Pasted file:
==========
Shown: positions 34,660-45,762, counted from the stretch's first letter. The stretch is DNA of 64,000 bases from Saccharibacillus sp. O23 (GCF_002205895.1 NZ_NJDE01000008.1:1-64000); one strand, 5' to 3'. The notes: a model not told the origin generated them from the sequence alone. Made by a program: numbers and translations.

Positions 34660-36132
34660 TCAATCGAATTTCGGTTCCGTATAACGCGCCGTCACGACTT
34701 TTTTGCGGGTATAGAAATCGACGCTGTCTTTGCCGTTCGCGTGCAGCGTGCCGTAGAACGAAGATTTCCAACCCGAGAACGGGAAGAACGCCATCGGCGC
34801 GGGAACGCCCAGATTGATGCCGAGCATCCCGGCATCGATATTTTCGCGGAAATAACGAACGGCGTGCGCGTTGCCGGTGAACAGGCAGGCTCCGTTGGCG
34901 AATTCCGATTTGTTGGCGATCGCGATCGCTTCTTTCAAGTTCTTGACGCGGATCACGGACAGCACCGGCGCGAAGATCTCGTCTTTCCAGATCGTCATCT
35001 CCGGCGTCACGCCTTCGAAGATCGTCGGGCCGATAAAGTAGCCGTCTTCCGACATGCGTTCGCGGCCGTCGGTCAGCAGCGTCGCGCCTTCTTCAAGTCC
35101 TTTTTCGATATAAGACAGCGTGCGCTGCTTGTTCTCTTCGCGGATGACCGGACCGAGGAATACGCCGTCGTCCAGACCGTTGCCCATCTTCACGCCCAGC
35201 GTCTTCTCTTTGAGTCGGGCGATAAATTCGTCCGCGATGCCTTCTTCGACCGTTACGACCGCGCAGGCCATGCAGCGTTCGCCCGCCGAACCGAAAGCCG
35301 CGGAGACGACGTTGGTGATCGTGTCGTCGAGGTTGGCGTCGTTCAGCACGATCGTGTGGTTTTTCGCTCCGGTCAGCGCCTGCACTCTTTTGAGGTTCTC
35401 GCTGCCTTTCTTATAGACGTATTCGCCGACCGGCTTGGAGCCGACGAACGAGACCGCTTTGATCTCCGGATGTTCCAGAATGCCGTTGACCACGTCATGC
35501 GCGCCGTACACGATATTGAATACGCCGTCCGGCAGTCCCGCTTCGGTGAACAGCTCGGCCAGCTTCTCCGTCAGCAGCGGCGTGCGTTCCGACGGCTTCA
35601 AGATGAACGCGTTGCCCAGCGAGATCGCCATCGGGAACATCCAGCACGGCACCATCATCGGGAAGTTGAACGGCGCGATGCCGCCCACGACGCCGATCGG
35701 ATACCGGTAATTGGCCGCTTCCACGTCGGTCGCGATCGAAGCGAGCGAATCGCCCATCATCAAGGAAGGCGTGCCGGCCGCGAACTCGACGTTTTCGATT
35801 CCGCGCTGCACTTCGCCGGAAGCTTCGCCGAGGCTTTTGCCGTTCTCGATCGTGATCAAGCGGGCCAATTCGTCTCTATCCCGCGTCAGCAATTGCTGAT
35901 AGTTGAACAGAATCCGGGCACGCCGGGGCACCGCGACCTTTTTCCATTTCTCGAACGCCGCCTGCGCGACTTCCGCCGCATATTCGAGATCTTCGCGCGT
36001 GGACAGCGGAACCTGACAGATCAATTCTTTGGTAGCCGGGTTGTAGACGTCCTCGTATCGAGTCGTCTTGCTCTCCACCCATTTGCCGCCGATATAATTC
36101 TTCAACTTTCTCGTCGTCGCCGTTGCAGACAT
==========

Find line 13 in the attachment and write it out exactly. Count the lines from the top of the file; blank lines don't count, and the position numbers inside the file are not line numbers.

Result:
35601 AGATGAACGCGTTGCCCAGCGAGATCGCCATCGGGAACATCCAGCACGGCACCATCATCGGGAAGTTGAACGGCGCGATGCCGCCCACGACGCCGATCGG